Denmark sends barbed wire fences to the pressed Lithuanian border

2021 has offered unusual pressure on the border with Lithuania, after Belarus stopped preventing migrants from seeking further access to the EU.

Last year, only 81 migrants came to Lithuania, but this year, more than 4,100 so-called irregular migrants have already been registered.

According to Minister of Foreign Affairs and Integration Mattias Tesfaye (S), the pressure is great, and it is now causing Denmark to send a helping hand.

– I believe that it is in Denmark’s interest that we help Lithuania protect their border with Belarus, which is also our common EU border, the minister says.

The illegal migrants come from Iraq, among other places. They travel via Belarus, where President Alexander Lukashenko announced in May that he would not prevent migrants from joining the EU. This was in response to tougher Western economic sanctions.

Mattias Tesfaye says that the message from Lithuania is that many of the migrants will not live in the country. They want to go further west instead.

That is why 15 kilometers of barbed wire fences are now being sent, which will strengthen the border with Belarus. Lithuania pays about 5.5 million kroner for this.

– We have a lot more that can be used in an extreme situation on the Danish-German border if there is a violent mass influx.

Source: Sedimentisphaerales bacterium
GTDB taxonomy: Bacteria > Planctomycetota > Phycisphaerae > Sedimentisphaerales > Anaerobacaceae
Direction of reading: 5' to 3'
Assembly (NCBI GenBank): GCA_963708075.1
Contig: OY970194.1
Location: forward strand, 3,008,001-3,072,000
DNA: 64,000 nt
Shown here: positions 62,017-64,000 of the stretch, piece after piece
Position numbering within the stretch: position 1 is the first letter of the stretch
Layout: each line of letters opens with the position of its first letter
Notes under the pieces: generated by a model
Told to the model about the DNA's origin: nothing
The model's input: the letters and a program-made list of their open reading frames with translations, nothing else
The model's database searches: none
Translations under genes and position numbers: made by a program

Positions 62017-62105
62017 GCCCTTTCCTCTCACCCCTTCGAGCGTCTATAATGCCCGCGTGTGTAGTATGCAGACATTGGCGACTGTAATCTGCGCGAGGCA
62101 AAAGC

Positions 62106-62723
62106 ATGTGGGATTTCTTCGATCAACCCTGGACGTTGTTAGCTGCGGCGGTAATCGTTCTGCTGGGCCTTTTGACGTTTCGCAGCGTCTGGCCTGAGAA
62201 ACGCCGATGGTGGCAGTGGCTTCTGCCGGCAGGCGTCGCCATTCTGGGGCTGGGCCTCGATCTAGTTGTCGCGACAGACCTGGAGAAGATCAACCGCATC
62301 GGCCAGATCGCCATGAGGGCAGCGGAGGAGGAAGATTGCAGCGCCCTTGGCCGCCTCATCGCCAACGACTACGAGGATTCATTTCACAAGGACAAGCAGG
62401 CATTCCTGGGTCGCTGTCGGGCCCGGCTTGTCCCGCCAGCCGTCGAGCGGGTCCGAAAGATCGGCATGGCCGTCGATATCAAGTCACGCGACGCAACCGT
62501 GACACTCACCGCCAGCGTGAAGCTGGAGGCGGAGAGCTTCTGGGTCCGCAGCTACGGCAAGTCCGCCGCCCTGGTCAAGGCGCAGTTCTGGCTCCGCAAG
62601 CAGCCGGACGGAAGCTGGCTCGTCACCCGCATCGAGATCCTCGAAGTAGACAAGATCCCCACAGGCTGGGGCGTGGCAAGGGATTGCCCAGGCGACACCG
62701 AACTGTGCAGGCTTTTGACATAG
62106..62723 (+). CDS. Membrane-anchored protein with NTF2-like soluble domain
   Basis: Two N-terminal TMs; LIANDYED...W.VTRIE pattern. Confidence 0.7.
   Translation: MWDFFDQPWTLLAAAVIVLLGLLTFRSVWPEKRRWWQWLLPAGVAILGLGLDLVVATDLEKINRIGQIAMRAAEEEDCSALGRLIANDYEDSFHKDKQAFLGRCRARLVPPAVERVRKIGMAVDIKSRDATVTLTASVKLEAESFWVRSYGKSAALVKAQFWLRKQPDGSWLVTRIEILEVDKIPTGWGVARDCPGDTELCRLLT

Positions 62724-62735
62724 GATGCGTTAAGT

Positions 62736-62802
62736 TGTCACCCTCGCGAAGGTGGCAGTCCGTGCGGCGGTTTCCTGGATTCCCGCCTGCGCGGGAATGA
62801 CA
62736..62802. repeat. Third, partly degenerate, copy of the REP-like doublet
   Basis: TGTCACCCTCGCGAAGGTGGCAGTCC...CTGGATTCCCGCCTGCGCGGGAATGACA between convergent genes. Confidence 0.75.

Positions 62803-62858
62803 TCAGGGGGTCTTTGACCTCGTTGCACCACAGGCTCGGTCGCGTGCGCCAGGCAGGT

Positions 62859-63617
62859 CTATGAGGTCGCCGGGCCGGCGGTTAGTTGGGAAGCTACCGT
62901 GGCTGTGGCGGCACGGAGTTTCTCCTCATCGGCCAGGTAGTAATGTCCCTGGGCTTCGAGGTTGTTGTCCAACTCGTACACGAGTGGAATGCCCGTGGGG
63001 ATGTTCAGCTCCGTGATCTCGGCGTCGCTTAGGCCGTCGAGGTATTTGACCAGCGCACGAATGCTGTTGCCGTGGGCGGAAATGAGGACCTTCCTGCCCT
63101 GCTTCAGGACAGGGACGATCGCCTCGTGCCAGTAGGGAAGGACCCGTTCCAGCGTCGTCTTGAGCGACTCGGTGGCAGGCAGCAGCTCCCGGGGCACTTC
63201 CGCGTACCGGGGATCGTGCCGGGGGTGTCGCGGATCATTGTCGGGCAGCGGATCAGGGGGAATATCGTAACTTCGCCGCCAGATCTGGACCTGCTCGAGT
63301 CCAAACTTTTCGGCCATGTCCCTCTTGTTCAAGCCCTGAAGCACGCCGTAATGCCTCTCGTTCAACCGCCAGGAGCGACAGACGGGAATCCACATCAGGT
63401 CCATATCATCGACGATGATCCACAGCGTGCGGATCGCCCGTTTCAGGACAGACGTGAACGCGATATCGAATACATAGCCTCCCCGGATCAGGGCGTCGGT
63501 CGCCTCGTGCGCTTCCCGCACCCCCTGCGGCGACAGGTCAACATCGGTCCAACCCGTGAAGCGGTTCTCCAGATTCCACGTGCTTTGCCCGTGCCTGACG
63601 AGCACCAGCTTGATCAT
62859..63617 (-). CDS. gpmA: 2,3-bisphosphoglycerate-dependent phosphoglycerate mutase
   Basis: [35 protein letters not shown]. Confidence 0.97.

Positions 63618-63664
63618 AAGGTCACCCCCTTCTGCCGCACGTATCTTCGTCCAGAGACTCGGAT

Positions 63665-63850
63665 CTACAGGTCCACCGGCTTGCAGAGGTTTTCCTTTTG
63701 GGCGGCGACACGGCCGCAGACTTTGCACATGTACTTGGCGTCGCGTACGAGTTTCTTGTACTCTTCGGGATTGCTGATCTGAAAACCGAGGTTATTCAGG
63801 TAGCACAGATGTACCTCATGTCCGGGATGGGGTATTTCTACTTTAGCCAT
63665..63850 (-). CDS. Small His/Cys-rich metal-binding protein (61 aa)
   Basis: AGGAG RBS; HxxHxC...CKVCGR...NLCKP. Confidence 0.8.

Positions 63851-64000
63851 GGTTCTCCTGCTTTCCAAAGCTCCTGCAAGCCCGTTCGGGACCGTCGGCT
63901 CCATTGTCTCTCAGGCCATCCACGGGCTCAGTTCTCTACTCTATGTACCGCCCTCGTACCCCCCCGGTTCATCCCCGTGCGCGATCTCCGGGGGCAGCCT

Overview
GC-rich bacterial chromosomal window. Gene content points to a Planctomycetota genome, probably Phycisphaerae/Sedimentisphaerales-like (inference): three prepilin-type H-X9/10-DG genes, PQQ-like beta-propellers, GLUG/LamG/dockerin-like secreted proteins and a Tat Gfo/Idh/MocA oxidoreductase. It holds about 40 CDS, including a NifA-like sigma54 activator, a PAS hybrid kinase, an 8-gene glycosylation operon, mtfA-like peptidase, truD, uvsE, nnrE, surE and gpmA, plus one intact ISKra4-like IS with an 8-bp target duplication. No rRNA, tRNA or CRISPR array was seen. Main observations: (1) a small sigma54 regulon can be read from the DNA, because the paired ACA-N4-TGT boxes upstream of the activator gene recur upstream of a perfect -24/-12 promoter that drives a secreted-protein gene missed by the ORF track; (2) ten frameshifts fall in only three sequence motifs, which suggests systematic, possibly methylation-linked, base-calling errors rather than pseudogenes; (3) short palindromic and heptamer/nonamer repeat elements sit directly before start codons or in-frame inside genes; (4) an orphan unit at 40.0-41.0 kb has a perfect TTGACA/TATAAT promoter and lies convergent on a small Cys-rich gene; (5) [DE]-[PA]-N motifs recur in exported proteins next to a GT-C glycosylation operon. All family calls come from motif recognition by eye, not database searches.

– But it is something we do not need – even in such a situation, he says.

The border between Lithuania and Belarus is almost 680 kilometers.

Denmark also sends residential containers and sanitation for use in the border area. Assistance is also offered from the National Police and the Danish Immigration Service.

Here, Denmark can provide manpower – both to help guard the border and to process asylum applications.

A number has not been placed on the offer, which Lithuania, according to the minister, has not yet responded to.

– We have lots of expertise and record low asylum numbers, so it is also an opportunity to move some people to the external borders, instead of us waiting, it will hit Denmark for a long time, says Mattias Tesfaye.

Lithuania has asked the European Commission, the EU Border Agency, Frontex and the EU Member States for concrete assistance. If they ask for more, the minister is not reluctant to help further.

– I think it is important that the Danes know that when you see on TV that countries in the EU are guarding the EU border, then it is with the support of the Danish state, he says.

It is not only Lithuania that has experienced pressure on the border. This is also the case in Poland.

Here, on Thursday, a state of emergency was introduced in parts of two regions in the border area. This means, among other things, that foreigners must now carry ID documents.

Source: The Nordic Page


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